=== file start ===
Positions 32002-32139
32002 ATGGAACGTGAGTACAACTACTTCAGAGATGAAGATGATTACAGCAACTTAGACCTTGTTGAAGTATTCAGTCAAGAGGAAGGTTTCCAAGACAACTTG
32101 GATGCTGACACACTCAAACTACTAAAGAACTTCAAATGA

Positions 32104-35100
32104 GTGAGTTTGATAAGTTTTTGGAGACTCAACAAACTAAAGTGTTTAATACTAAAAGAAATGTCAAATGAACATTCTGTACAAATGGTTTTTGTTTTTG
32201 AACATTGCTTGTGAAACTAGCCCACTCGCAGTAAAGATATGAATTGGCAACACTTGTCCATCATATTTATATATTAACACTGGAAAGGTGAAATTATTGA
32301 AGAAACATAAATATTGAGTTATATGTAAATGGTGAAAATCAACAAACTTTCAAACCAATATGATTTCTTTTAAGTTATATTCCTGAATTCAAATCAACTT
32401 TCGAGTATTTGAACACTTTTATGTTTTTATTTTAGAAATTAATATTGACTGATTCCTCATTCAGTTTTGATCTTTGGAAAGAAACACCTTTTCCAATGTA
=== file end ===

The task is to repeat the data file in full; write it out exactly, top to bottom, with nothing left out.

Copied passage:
Positions 32002-32139
32002 ATGGAACGTGAGTACAACTACTTCAGAGATGAAGATGATTACAGCAACTTAGACCTTGTTGAAGTATTCAGTCAAGAGGAAGGTTTCCAAGACAACTTG
32101 GATGCTGACACACTCAAACTACTAAAGAACTTCAAATGA

Positions 32104-35100
32104 GTGAGTTTGATAAGTTTTTGGAGACTCAACAAACTAAAGTGTTTAATACTAAAAGAAATGTCAAATGAACATTCTGTACAAATGGTTTTTGTTTTTG
32201 AACATTGCTTGTGAAACTAGCCCACTCGCAGTAAAGATATGAATTGGCAACACTTGTCCATCATATTTATATATTAACACTGGAAAGGTGAAATTATTGA
32301 AGAAACATAAATATTGAGTTATATGTAAATGGTGAAAATCAACAAACTTTCAAACCAATATGATTTCTTTTAAGTTATATTCCTGAATTCAAATCAACTT
32401 TCGAGTATTTGAACACTTTTATGTTTTTATTTTAGAAATTAATATTGACTGATTCCTCATTCAGTTTTGATCTTTGGAAAGAAACACCTTTTCCAATGTA